The high-tech ticketing world is largely about data — who’s buying, when, why and how. That data is valuable to everyone involved in the event ecosystem. However, in a world where content is king and the artist or athlete largely comes first, there may be an opportunity to put more of that data into more of the artist’s hands – and there seems to be traction on that front.
“I always thought it was insane that an artist could be playing in front of tens of thousands of fans at an arena and have no idea who was in the audience because they didn’t sell the tickets to them,” says Seated CEO and co-founder David McKay. “And I always believed that artists were the best marketers in the world and they should own their first-party data. And so everything we’ve been doing for the past five years has been really about putting artists in control of their data.”
Seated, which McKay started with John Griffin in 2017, was acquired by events producer and music startup Sofar Sounds in 2021. The platform powers tour listings, presales and primary ticketing for major artists including Maroon 5, Lil Nas X, Miley Cyrus, Harry Styles, Megan Thee Stallion and more. For presales, the platform powers exclusive access for tours through text message alerts, with artists including John Mayer, Jack Harlow, and Brandi Carlile.
McKay says the company recently sent out its 20 millionth text message alert to ticket-buying fans, and has signed up more than 1,000 artists for exclusive presale, largely by word of mouth from artist managers and labels looking to benefit from first-party data.
Pollstar: It seems Seated and parent company Sofar Sounds are really artist-first, and somehow not every sector of the music business is yet.
David McKay: It’s so important for you to know who your customers are, and that’s just a core initiative of every industry, but in the music industry, the artist, the actual business, doesn’t have access to any of their listener information because Spotify and all the DSPs hold that information. They don’t have access to any of their ticket buyer information because the promoters and ticketing companies hold that. We’re still like this odd industry that doesn’t empower the businesses to actually allow the brands themselves to own the core of their own data. That’s really what we’ve been doing for the past five years.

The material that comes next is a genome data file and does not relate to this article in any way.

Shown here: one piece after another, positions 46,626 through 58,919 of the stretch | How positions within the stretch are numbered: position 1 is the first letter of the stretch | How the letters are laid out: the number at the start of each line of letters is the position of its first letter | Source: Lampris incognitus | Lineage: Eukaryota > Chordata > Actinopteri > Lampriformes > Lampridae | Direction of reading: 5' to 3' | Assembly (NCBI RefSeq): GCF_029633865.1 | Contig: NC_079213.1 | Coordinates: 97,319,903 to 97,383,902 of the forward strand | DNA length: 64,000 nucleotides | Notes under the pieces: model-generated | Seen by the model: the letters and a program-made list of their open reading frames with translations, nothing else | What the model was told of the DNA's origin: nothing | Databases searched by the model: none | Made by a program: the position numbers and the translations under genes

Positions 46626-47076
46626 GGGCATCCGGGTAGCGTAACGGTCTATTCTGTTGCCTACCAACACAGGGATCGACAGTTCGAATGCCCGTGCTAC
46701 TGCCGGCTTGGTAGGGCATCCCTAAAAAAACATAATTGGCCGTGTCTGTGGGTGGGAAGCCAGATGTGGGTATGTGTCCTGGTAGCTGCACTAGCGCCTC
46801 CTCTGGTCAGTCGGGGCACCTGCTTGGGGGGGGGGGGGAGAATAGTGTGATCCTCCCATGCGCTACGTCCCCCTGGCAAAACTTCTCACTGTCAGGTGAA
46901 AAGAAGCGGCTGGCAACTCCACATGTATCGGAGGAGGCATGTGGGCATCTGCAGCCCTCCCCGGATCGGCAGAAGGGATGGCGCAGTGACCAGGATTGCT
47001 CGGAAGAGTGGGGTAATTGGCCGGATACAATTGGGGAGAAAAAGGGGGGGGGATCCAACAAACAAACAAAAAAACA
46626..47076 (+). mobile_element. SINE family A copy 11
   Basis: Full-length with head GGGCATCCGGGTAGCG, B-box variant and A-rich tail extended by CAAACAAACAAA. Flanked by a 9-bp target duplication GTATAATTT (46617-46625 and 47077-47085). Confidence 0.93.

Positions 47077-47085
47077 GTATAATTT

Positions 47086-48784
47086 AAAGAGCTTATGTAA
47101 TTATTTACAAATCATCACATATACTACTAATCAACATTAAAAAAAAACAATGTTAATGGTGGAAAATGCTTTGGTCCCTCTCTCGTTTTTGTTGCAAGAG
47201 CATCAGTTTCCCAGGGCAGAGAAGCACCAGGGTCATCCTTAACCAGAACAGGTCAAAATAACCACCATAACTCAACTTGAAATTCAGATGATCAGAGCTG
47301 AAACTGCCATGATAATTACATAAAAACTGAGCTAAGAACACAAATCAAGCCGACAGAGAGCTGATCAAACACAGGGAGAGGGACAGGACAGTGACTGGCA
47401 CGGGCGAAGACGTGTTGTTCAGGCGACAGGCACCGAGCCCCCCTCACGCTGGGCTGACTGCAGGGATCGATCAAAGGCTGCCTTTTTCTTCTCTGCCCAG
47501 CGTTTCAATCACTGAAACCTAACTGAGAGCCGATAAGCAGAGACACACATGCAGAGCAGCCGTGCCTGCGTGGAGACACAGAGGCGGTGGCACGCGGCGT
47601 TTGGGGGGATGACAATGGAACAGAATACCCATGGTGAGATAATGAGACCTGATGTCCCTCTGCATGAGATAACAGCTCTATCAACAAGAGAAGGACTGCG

Since we started, we’ve sent over 20 million text messages to help artists drive more sales. We know that text messages are the most powerful way to get those time-sensitive alerts out to fans because 98% of people open a text message, 90% see that within the first three minutes of us sending it and through the deals that we have with affiliate partners. We know that we’ve driven hundreds of millions of dollars worth of ticket sales just over the past 12 months since this return to live. So we know the effectiveness of these text messages and that’s why artists are really relying on us to power those text message alerts.
What kind of data do you acquire that artists and their teams might otherwise not?
In that (presale) window before tickets are actually released, there are many artists who captured hundreds of thousands of new emails and phone numbers through this flow, because if I were to just drive traffic to Ticketmaster, there’s just a countdown clock. It says, “Come back in six days when tickets get released.” This is the most powerful part of our platform. Any time there’s a dead end, that’s where a fan would just get a countdown clock on Ticketmaster or a sold-out message as well.
Billy Strings is an awesome example of someone who utilizes our waitlist feature when tickets are sold out. We drive fans to a waitlist instead of driving fans to Ticketmaster where they would just see a sold-out message. So our whole thesis has just been if a fan’s going to hit a dead end anyway, capture their data and empower the artist to own that. Then we will offer the service of automating those alerts about new tickets, getting new shows that have been released, and reminders when the tickets go on sale.
The other interesting thing is when you’re setting up your alerts and we have millions of people subscribed to alerts. So we know the affinity toward traveling for specific artists, which is really interesting. We have a large enough userbase to know the similarities of artists that they’re interested in.
Then there’s buying behavior. We share that data back with the artists where they see this is a fan who’s signed up for every single presale, and this is a fan that’s signed up who’s actually converted and bought tickets every time.